The popular belief that India had never been an industrial country, is incorrect. It was true that agriculture was the dominant occupation of its people but the products of Indian industries enjoyed a worldwide reputation. The muslim of Dacca, the calicos of Bengal, the sarees of Banaras and other cotton fabrics were known to the foreigners. The chief industry spread over the whole country was textile handicrafts. The textile handicrafts includes chintzes of Lucknow, dhotis and dopattas of Ahmedabad, silk, bordered cloth of Nagpur and Murshidabad. In addition to cotton fabrics, the shawls of Kashmir, Amritsar and Ludhiana were very famous. India was also quite well-known for her artistic industries like marble-work, stone-carving, jewellery, brass, copper and bell-metal wares, wood-carving, etc. The cast-iron pillar near Delhi is a testament to the high level of metallurgy that existed in India. In this way Indian industries, “Not only supplied all local wants but also enabled India to export its finished products to foreign countries”.
Decline Of Indian Handicrafts And Progressive Ruralisation Of The Indian Economy:
Before the beginning of Industrial Revolution in England, the East India Company concentrated on the export of Indian manufactured goods, textiles, spices, etc., to Europe where these articles were in great demand. But the Industrial Revolution reversed the face of Indian’s foreign trade. Tremendous expansion of productive capacity of manufactures resulted in increased demand of raw materials for British industry and the need to capture foreign markets. Following principal causes that led to the decay of handicrafts were as follows:-
- Disappearance of Princely courts: The growth of industries is only possible due to patronage of nawabs, princes, rajas & emperors who ruled in India. The British rule meant the disappearance of this patronage enjoyed by the handicrafts. Cotton and silk manufactures suffered especially.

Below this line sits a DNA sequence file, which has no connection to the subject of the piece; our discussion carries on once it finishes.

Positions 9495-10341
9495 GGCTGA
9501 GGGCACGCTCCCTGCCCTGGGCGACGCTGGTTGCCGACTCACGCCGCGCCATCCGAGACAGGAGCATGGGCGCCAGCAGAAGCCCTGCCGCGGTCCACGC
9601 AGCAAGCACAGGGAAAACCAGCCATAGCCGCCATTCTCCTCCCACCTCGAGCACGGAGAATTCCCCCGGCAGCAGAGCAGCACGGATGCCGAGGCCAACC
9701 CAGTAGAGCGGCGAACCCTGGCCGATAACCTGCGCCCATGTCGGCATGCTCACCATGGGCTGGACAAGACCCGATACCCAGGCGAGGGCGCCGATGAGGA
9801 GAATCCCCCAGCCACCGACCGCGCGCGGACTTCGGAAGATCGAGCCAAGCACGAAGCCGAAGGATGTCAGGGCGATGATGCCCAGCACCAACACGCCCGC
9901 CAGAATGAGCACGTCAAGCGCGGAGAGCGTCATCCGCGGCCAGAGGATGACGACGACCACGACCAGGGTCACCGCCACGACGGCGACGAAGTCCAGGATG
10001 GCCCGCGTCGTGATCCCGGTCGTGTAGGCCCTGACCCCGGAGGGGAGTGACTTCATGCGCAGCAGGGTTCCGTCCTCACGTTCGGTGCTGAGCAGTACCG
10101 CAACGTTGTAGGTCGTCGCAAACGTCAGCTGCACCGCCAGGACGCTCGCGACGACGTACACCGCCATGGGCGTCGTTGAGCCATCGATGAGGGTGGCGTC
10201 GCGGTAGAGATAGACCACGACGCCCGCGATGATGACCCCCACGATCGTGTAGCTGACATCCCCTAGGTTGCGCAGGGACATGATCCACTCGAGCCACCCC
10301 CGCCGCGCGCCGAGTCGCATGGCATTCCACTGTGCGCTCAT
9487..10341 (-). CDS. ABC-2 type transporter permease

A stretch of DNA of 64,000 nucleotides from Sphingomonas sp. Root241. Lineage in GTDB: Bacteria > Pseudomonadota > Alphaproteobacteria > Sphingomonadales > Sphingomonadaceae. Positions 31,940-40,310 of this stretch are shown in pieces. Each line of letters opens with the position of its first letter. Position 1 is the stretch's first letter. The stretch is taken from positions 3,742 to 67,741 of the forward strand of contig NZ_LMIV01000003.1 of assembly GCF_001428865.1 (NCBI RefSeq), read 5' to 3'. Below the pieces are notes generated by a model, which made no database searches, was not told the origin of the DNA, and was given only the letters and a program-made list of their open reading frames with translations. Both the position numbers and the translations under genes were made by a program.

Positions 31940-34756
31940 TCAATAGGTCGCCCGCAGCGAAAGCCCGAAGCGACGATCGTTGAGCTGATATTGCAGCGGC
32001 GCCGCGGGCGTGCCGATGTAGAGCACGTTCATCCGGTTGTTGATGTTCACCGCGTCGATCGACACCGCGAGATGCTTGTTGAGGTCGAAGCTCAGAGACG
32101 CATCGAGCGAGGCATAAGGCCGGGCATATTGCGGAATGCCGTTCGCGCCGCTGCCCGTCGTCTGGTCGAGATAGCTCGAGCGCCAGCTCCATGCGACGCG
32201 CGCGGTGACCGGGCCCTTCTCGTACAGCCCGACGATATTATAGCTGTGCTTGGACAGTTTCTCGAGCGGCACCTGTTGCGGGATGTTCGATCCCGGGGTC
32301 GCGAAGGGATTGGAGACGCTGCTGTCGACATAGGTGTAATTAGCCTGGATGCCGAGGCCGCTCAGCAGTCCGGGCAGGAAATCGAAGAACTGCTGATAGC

- Competition of machine-made goods: The large-scale production that grew as a result of Industrial Revolution meant a heavy reduction in costs. It also created a gigantic industrial organization and, consequently, the machine-made goods began to compete with the products of Indian industries and handicrafts. This led to the decline of textile handicrafts. Whereas the British emphasized the free import of machine-made manufactured goods they did not allow the import of machinery as such. The decline of Indian handicrafts created a vaccum which could be filled by the import of British manufactures only.
- The development of new forms and patterns of demand as a result of foreign influence: With the spread of education, a new classs grew in India which was keen to imitate western dress, manners, fashions and customs so as to identify itself with the British officials. This led to a change in the pattern of demand. Indigenous goods went out of fashion and the demand for European commodities got a fillip. Besides, there was a loss of demand resulting from the disappearance of princely courts and nobility. Thus, the British rule, silently but surely, alienated the Indians not only from Indian culture but also diverted in its favour their form and pattern of demand for goods.
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